Thoughts on the NAR Settlement

April 3, 2024
Thoughts on the NAR Settlement

You've probably seen a recent article talking about how selling your home is about to get a lot less expensive because the NAR lost a multi-billion-dollar lawsuit, and in settling the lawsuit they agreed that home sellers will no longer be required, or even able, to specify broker compensation on the MLS. While that sounds like a big deal, the idea that home sellers are going to have big savings after the new rules take effect in July is far from certain.

Nothing in the recent agreement prohibits home sellers from offering compensation to a buyer's broker, it just can't be “on the MLS”. When a buyer's agent is calling about making an appointment for their client to view a property, they are going to ask if the seller is providing compensation for the buyer's agent. If they aren't, that is going to make the home less attractive for the agent to show. It might also make the home less attractive to the buyers because they may have been expecting the seller to provide the funds for their agent.

Many experts are predicting that with buyers having to pay for their own agent that real estate commissions could fall by 30 to 50% as buyers negotiate better terms or forgo an agent altogether. If sellers don't offer any agent compensation, then yes, the buyer will have to pay their agent, however most buyers don't have the money to pay for their own agent along with the other expenses for buying a home. That's where the idea of a buyer's credit comes in.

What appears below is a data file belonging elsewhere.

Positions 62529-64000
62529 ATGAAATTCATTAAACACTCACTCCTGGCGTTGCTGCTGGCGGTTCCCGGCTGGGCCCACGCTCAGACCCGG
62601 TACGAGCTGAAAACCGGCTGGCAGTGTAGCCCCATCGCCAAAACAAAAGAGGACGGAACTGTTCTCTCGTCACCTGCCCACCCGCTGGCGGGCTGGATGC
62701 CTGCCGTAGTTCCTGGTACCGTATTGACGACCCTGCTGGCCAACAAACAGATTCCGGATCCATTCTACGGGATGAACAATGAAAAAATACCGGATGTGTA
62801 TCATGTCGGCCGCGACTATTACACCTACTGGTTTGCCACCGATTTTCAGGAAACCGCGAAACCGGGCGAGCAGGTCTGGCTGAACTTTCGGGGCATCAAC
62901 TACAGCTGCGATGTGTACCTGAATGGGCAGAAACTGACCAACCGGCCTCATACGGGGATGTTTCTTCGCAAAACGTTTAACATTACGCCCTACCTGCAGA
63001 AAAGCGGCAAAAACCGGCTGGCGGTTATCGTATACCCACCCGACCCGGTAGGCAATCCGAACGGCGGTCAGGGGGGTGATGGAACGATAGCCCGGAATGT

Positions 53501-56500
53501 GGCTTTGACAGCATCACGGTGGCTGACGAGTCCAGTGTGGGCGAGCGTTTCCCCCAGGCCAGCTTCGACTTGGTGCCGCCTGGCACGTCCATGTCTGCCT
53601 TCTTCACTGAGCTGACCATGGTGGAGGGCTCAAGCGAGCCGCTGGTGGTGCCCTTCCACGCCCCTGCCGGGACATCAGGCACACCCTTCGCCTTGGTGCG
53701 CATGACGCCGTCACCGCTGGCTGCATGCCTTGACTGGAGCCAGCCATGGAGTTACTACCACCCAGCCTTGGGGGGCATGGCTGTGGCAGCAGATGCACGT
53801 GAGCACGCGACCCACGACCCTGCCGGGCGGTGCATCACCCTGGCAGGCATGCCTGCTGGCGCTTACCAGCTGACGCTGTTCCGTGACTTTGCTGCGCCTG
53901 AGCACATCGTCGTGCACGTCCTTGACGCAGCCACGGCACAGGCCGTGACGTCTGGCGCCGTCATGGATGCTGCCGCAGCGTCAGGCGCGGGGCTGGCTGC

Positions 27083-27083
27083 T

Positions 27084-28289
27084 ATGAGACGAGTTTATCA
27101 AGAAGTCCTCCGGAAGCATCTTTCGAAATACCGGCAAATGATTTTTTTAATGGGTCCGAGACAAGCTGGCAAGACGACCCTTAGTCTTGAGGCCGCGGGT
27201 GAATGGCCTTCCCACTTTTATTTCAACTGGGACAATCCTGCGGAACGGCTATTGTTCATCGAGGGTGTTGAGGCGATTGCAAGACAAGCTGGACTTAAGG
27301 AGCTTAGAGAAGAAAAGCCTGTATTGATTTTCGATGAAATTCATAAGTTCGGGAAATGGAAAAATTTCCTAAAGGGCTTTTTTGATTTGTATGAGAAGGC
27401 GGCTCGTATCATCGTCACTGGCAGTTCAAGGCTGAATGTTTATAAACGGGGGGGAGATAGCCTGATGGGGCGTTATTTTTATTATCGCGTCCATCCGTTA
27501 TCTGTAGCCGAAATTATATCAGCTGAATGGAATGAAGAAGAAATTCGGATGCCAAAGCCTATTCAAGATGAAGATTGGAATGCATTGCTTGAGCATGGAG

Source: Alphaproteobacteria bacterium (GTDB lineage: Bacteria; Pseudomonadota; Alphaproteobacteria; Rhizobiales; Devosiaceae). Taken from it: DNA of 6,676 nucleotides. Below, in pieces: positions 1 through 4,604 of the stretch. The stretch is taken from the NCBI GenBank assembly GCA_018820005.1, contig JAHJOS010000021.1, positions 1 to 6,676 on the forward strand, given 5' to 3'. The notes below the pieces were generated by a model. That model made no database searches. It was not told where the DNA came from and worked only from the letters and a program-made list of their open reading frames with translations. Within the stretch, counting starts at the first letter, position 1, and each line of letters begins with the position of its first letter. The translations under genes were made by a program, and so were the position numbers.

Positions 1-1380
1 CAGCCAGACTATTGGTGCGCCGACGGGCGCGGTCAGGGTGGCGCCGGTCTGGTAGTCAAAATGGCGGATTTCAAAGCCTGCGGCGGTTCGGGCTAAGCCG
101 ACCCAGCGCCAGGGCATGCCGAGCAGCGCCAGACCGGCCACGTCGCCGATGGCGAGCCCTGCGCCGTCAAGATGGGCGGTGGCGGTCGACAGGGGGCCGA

While home sellers can't publish offers of compensation for a buyer's agent, the NAR has made it very clear sellers can publish a buyer's credit on the MLS. The buyer's credit can go toward closing costs or just to reduce the price of the home, but it can also be used to pay the buyer's agent. As such, you can easily imagine that sellers will be advised by their agent to change from offering 3% commission to the buyer's agent to offering a 3% buyer's credit. Before, sellers complained that they were forced by real estate agents to offer a 3% commission or risk agents not showing their house to buyers. Now, you can see buyers being less interested in seeing a house if it doesn't have a seller credit to help pay for their agent. This could leave sellers in the same spot they were always in, offer 3% or have your home viewed less.

A similarly large disruption of the real estate industry happened back in the 1990s. Before then, the agent that worked with the buyer legally represented and was paid by the seller. After various legal challenges to this practice, the buyer's agent we know today was created. When this happened, no one knew for sure if sellers would still pay the buyer's agent. Like today, dozens of articles heralded the death of the 6% commission. Obviously not much changed as commissions fell less than 1% over the next 30 years. This time might be different, but the stock market is voting on a repeat of the 1990s. The share prices of major brokerages like Compass, Re/Max, and others, are either unchanged or down just single digit percentages since the settlement.

The rule changes may make it seem like sellers will no longer pay for the buyer's agent, but a lack of buyer funds and a historical precedent of the seller paying for the agent mean that this practice is likely to remain. To see a decline in commissions will take more than just a rule change, it will require consumer education and a willingness by consumers to negotiate with real estate agents.

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